Jake Trent

When to Use Curlies in Angular Directives

Angularjs has some sweet built-in directives. Sometimes it can be confusing when to use the curly braces around expressions in directive attributes and when not to. Here are a couple rules.


By “curlies”, I mean curly braces. The difference of when to use or not use them looks like the following.

Use them:

<element ng-attribute="{{valWithCurlies}}" />

Or despise them:

<element ng-attribute="valWithNone" />

Two Rules of Thumb

Here are two rules that will serve you well when deciding whether or not to use curlies.

  1. Assume no curlies in Angular directive attribute values. Most directives don’t use them.
  2. If you would conceivably want to mix strings with Javascript code in the attribute, use curlies.

Two Examples with Curlies

There are only a few examples of directives using curlies in their attributes. These examples are both relating to pathing. Apparently that’s a common use case for mixing strings with JavaScript-borne values.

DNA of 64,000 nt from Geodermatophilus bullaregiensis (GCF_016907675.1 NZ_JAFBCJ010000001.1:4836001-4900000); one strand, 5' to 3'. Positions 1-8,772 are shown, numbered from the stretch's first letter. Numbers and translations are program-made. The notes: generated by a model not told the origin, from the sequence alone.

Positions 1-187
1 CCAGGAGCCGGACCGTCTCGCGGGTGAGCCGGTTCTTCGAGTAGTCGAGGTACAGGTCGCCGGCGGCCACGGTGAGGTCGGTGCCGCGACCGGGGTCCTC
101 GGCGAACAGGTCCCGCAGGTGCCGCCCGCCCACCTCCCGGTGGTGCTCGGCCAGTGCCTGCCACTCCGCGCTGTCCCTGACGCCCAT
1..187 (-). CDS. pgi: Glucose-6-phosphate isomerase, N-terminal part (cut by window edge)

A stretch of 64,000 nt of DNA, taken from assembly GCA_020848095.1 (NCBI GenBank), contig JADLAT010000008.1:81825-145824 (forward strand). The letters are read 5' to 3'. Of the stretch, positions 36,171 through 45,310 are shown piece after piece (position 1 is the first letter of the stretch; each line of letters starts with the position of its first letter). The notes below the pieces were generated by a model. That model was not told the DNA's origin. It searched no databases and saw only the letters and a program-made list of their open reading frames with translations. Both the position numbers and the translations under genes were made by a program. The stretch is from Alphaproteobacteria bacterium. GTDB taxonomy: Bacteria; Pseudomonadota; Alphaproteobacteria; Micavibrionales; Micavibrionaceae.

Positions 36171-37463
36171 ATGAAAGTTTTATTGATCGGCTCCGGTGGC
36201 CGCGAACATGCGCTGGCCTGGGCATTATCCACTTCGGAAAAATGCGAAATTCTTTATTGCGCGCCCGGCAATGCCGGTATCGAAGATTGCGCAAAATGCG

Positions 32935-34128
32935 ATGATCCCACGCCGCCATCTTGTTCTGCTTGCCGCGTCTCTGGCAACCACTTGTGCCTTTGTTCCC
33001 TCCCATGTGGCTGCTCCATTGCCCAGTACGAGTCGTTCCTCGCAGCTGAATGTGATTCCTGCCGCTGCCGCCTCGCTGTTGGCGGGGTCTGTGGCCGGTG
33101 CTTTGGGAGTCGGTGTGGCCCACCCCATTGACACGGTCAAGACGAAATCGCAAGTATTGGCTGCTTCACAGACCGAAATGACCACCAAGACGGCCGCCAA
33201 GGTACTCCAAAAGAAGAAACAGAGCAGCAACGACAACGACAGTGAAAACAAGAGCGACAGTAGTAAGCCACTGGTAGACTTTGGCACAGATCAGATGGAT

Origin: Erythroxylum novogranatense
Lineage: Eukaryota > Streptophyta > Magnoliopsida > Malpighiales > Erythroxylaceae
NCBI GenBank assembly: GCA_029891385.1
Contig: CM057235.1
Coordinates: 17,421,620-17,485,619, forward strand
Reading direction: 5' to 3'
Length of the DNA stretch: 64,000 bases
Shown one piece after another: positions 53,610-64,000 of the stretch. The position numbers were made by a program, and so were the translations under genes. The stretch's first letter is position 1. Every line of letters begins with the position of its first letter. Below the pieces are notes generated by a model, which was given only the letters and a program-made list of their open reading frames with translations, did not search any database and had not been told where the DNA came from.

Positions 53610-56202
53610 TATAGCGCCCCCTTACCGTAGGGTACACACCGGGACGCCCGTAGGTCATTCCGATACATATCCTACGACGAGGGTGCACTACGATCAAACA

As in the source of an image, such as:

<img ng-src="/images/{{tool.icon_name}}.png" />


As in a link to an html page, such as:

<a ng-href="http://google.com?q={{query}}">See Google Results</a>

Something more Precise?

Is there something more precise than these two rules of thumb? Why does Angular make an exception for these two cases, thus causing us to try to remember our rules of thumb?

As I surmised above, I can only guess that because the pathing use case often wants to mix strings with JavaScript values, the exception was made.